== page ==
It’s a little late in coming, but I’m finally beginning to realize something important: I read the Bible like a Gentile.
After all, I am a Gentile. But that’s usually transparent to me, until I come to the cultural world of the Scriptures and realize that I’m a stranger in a strange land. Let’s see: I’m a Chinese-American male, born and raised in California, cradled in 20th century technology and middle-class suburban comfort, steeped in American individualism. And yet…I follow a Jewish Messiah and read the Bible, much of which was written by and for first-century Jews.
I’ve become more and more aware of my habit of almost reading past the more “Jewish” parts of the New Testament, as if they were somehow quaint little anachronisms that I don’t really need to deal with. I’m not Jewish, and all that matters is what’s most relevant to me, right?
A case in point. Romans 12 has long been one of my favorite chapters of the New Testament. It’s where Paul segues from eleven closely argued chapters of theology to the implications of it all for the life of the church. The passage begins with this:
Therefore, I urge you, brothers and sisters, in view of God’s mercy, to offer your bodies as a living sacrifice, holy and pleasing to God—this is your true and proper worship (Rom 12:1, NIV).
I’ve sometimes wondered how many arguments about “proper worship” could potentially be quelled by taking Paul to heart here. It’s not about what music I prefer (traditional or contemporary?), or the preaching style (expository or topical?), or any number of other things over which congregations have split, as important as these things may be.
Rather, worship, Paul suggests, is about having such a clear-eyed appreciation of the breadth and depth of God’s mercy that the only reasonable response is to give my life to him in service. Worship is worth-ship–knowing that God alone is worthy of our devotion and praise, and in turn giving him all we’re worth.
But as I’ve been taught to ask when encountering a verse that begins as this one does–what’s the “therefore” there for? The word points first backward, then forward: if you understand that, then consider this. So to which part of Romans 1 to 11 is Paul pointing?
In the three chapters immediately prior, Paul poignantly laments the fact that so many of his fellow Jews seemed to have missed the gospel boat. My tendency has been to treat these chapters as a side-show, and focus instead on the great doctrines of the faith found in the first eight chapters. “In view of God’s mercy,” Paul says. Well, he must be pointing to the doctrine of penal substitutionary atonement, in which Christ takes our place on the cross to satisfy the requirements of God’s wrath against our sin. And of course, there’s the central doctrine of justification by faith alone (the sola fide of the Protestant Reformation). OK, got it, Paul. I understand and I’m ready to worship.
All of this is surely part of what Paul means by God’s mercy. But is there more?
At the beginning of chapter 11, Paul writes: “I ask then: Did God reject his people? By no means!” (Rom 11:1, NIV). Is that just pure rhetoric on Paul’s part, or is someone really asking that question? It’s certainly not me, the Gentile reader. But here, Paul is writing as a Jew to his fellow Jews. And what he wants them to understand is that God hasn’t pulled a divine bait-and-switch; rather, Jesus was the plan all along.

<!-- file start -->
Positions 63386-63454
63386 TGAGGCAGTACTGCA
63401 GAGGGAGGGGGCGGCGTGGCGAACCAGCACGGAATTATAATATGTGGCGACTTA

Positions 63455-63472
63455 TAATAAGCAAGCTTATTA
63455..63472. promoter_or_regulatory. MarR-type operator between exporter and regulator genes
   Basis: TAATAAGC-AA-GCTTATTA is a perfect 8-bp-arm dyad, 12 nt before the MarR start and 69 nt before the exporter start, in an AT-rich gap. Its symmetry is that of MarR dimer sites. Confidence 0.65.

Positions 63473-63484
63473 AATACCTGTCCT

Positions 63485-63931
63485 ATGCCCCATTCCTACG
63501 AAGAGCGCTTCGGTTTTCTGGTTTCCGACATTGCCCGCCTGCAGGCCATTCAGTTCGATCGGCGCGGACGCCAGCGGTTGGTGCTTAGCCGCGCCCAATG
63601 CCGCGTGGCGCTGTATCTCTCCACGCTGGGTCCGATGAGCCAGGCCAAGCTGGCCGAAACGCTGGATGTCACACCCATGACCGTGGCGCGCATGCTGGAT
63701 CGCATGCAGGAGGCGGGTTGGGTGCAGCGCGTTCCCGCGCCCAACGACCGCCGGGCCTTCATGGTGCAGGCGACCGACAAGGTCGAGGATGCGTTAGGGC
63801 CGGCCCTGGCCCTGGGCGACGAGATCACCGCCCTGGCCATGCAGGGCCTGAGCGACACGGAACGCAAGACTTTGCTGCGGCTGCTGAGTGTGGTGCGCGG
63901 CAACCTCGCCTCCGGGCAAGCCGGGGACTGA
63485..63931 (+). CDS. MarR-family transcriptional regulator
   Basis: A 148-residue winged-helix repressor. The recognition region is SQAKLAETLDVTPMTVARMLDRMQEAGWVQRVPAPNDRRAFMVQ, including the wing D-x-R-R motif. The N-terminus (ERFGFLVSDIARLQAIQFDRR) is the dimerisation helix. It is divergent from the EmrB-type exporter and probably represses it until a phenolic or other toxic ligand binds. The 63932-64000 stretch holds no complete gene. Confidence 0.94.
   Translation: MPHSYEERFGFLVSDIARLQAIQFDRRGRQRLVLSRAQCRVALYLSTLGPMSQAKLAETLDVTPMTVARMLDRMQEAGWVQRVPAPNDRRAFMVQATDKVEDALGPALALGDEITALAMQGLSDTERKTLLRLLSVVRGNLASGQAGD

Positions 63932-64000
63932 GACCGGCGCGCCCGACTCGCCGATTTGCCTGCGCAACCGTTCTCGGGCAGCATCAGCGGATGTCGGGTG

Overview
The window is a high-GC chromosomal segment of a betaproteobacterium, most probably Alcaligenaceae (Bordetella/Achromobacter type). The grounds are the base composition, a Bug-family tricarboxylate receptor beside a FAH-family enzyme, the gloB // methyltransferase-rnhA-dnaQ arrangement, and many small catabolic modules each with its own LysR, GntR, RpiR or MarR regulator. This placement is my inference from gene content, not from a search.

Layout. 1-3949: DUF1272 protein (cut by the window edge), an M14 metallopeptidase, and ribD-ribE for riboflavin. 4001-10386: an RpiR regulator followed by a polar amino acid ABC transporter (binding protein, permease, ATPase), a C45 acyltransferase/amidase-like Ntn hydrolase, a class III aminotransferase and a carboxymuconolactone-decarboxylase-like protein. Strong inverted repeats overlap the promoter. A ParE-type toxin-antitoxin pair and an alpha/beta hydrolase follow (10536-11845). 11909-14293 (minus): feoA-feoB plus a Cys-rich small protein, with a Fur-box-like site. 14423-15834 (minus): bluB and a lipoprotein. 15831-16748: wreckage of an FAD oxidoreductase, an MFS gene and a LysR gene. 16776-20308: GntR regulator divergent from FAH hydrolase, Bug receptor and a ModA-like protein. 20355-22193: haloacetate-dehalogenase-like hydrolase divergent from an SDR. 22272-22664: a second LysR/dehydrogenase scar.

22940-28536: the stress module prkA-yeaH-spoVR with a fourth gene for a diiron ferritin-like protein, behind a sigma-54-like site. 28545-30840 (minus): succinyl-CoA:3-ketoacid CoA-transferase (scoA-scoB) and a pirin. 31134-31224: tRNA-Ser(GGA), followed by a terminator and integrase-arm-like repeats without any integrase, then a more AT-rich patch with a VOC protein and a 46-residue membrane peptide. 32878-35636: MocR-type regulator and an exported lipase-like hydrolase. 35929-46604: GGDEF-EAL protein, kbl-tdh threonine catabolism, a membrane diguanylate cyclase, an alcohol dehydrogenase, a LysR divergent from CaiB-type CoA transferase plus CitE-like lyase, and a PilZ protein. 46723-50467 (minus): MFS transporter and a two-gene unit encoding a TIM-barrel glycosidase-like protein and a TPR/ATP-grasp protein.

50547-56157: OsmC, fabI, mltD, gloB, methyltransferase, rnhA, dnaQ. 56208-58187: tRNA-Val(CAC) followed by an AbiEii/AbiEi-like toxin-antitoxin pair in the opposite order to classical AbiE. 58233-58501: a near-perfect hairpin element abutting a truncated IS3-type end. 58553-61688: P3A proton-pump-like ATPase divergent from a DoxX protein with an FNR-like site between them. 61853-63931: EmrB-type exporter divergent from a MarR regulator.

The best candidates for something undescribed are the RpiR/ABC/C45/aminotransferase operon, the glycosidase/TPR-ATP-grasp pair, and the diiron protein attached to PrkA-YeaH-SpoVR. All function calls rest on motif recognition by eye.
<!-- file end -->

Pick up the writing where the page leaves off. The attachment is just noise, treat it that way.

I can imagine the social tension. Here’s a largely Gentile congregation with a Jewish Christian minority, who are probably still feeling the aftershocks of the late emperor Claudius’ expulsion of the Jews from Rome (Acts 18:2). The Gentile believers care little for Jewish history or covenant promises; they receive the gospel as if they were the rightful people of God from the very beginning.
What if I were a Jewish Christian in the church of Rome, trying to worship God cheek by jowl with a steadily growing number of–gasp!–Gentiles? I might be tempted to wonder if I had missed a legal disclaimer somewhere: Warning–plan of salvation subject to change without notice. I might even have a more disturbing doubt–that God had gone back on his promises to the Jews, casting them aside in favor of the Gentiles.
That’s why Paul works so hard to demonstrate from the Hebrew Scriptures that the righteousness God wants from his people was always a matter of faith, not law. But he says it with compassion and a deep longing for the salvation of his fellow Jews. Moreover, he warns the Gentiles not to be so smug: if they have the privilege of counting themselves among the chosen, it’s by God’s mercy and only by God’s mercy.
I may not be a Jew, but Paul tells us things about God that even a Gentile can understand. We worship a God who is faithful to his promises. We may misinterpret the promises. We may expect God to do things that he has not in fact promised to do. But God does not therefore reject us or brush us to one side.
Not this God.
Mercy upon mercy; patience layered upon grace. To what other God would we want to give our lives? Whom else would we serve with all we’re worth?
Lord, help me to grasp the depth of your mercy, and drink ever more deeply of it. Amen.